In some cases, volunteers will often be taken on in a paid capacity, or used to provide extra-curricular activities.

TA posts are sought after, and thus you will need to show you are qualified, that you have an awareness of some of the key additional learning and behavioural challenges students face, and that you are experienced.

Some schools look to TAs to challenge their more ‘able and talented’ students. This means that you might supervise a small group or provide one-to-one sessions where students complete further work on a certain subject. Again, TAs are instrumental in helping gifted children to reach their potential.

Continuing Professional Development

TAs are encouraged to continually develop their skill set. This can be done in numerous ways:

  • Undertake the Higher-Level Teaching Assistant qualification – HLTAs are sought after as they can provide short-term cover for absent teaching colleagues. TAs usually complete this qualification alongside their work in a school or college.
  • Specialist certificates – Some TAs specialise in key areas, something that makes them a valuable resource. For example, working with children with speech and language needs and/or disabilities (such as poor motor skills).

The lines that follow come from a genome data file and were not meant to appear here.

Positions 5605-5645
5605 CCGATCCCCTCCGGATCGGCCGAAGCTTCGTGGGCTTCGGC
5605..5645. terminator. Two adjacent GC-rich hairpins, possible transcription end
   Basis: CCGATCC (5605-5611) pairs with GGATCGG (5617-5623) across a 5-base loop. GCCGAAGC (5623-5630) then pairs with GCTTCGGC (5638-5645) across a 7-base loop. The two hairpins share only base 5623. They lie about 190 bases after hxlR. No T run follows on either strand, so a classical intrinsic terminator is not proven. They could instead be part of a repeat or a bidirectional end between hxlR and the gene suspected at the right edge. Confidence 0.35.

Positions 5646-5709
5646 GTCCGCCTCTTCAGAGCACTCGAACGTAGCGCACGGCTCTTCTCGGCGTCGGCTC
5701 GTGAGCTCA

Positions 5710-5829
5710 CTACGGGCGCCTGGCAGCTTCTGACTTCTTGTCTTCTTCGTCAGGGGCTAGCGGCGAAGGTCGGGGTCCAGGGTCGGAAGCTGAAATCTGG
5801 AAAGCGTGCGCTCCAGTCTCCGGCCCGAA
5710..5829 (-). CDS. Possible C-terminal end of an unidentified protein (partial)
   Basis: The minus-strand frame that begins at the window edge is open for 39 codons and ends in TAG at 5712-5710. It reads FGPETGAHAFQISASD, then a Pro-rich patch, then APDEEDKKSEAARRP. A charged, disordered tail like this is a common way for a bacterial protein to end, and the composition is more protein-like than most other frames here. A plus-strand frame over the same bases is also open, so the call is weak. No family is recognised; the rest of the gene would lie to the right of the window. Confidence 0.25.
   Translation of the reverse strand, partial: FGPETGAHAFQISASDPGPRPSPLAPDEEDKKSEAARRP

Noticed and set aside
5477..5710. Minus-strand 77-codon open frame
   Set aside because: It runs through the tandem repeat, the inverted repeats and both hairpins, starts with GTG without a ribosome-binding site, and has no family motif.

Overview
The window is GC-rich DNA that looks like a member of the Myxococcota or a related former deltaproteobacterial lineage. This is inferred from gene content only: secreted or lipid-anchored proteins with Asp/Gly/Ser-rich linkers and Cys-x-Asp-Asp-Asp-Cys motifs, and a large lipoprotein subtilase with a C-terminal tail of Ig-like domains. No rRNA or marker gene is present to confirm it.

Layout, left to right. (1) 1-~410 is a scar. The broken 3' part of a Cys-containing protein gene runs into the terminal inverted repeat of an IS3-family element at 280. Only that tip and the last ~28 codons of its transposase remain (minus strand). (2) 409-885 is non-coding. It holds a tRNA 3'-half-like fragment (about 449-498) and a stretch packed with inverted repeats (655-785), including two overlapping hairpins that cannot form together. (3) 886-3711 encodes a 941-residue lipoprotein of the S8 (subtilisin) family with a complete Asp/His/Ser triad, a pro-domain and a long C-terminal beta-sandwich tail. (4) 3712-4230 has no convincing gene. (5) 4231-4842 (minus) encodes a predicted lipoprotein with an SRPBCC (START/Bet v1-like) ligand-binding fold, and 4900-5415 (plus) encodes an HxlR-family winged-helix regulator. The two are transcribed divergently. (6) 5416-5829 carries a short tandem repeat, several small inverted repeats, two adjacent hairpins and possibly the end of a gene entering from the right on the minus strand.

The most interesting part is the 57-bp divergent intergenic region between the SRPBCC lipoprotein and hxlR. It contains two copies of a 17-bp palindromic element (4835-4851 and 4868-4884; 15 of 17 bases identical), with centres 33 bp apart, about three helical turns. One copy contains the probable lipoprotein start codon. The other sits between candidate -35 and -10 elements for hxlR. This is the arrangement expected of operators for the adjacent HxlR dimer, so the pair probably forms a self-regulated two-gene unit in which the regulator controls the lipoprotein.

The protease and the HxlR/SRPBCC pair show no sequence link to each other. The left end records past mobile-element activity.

• English as an additional language – In some city schools and colleges, students do not always speak English as their first language, and they may need significant help in learning English and continuing their education. There can also be many cultural challenges present, with schools relying on EAL trained TAs to provide the support these students need.
  • Gifted and Talented – Providing advanced learning opportunities for gifted and talented students are also welcome skills in the classroom. As a TA, you may wish to specialise in this field.
  • Inclusive learning – The ways in which we learn need to vary depending on the skills we are attempting to gain. It is no different in a school or college, and this is why a TA skilled in creating an inclusive and informal learning outside of the classroom is highly sought after. From challenging students with physical activities to creating clubs that answer their basic needs, a TA is instrumental in helping children and young people reach their potential.

There are many routes for TA progression. As well as specialising in key areas (such as additional learning needs), being a TA is also an excellent stepping-stone to becoming a teacher.

If you are interested in teaching, being a TA provides you with a realistic insight into today’s world of education. Many schools also support TAs who are looking to make the transition into teaching. More importantly, being a TA has a positive impact on the learning of all the students with whom you work.

For more information, you can read the full guide on how to become a Teaching Assistant here.

Learn here how you can become a Higher Level Teaching Assistant or how to transition from a TA to teacher